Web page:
I’ll make this quick today. What in the world is up with Duty Free only scotches?
Lead in story: My poor buddy, Leone, is a freak for Laphroiag. He overpaid for a bottle of Laphroiag 18-year several months ago only to find the price reduced to almost half of what he paid in the market right now. Is he upset? Sure. Would he probably still have overpaid a little to get it earlier? My gut screams to the affirmative.
Which brings me to the Duty Free tease. He recently learned of a neat-o bottle of Laphroiag which only available in the the Duty Free retail. BEHOLD…
|Laphroaig Triple Wood|
Laphroaig Triple Wood (click this link to read a review that makes me want to punch someone). Sound interesting? You’re darn tootin’ it does! Laphroaig does not play much with its time-tested recipe and flavor profiles. But if you want to try it, you are going to have to travel internationally and cross your fingers that you run into it in your international airport’s Duty Free. Maybe that is no big deal for some wealthier Brits who are flying to Paris for the weekend, but for us Scotch freaks in the U.S., you have more chance of finding a bottle of Black Bowmore on the street unopened than stumbling across this one in a local retailer.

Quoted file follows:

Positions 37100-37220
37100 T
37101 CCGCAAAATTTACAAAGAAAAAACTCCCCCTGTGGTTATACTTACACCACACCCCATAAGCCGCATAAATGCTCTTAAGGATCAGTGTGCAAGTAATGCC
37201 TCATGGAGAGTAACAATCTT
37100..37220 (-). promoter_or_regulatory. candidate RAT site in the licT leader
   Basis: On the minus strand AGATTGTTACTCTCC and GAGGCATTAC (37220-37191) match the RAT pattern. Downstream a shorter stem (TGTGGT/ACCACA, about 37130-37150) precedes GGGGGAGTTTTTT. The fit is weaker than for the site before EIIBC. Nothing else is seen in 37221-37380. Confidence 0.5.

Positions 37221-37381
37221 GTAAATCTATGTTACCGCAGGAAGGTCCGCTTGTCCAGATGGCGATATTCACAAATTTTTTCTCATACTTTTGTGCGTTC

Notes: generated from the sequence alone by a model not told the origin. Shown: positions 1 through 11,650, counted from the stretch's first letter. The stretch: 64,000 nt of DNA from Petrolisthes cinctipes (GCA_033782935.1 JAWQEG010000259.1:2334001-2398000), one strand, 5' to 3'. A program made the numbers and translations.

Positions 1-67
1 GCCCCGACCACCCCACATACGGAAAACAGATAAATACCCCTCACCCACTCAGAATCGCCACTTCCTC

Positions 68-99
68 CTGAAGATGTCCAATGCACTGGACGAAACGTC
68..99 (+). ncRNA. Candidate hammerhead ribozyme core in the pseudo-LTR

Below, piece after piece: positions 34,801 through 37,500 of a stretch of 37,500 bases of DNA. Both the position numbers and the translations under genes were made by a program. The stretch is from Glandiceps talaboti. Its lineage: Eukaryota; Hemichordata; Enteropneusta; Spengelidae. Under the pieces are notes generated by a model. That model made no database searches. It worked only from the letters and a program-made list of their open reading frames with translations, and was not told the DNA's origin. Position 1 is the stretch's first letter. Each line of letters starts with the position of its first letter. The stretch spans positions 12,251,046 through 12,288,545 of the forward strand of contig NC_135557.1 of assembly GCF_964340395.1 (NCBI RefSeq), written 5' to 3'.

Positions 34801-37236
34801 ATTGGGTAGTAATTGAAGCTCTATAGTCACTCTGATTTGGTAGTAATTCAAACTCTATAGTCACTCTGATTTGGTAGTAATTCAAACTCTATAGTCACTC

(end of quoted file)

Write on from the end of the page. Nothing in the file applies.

|Highland Park 21-Year|
Where do you think I got my uber-weird bottle of Highland Park 21-year? Leone accidentally picked one up for me on his way back from England a year back. It is actually the only Highland Park flavor profile that I would put a slight step up from Highland Park 18-year, which I consider their sweet spot on the spectrum (Highland Park 25 and 30 are rather dull to me).
I cherish my 21-year because I know damn well that the chances of me being able to replace it are slim to none. That’s why the bottle looks like someone opened it, scooped out a very large dram, and then never touched it again. *Single Tear*
So my message to the distillers is to knock it off. We know that you are playing with the market to dip your new flavor profiles’ toes into the market to see how they do without making an ass out of yourself when the critics pan it, but it is really frustrating to huge fans that just want to get their hands on a bottle without paying $1,200 for a ticket to England for a £40 bottle of hooch.
Will they knock it off? No way. I am just a sore loser.
If you want to read a little more about Duty Free, this article is a great start: http://www.budgettravel.com/bt-dyn/content/article/2009/01/23/AR2009012301773.html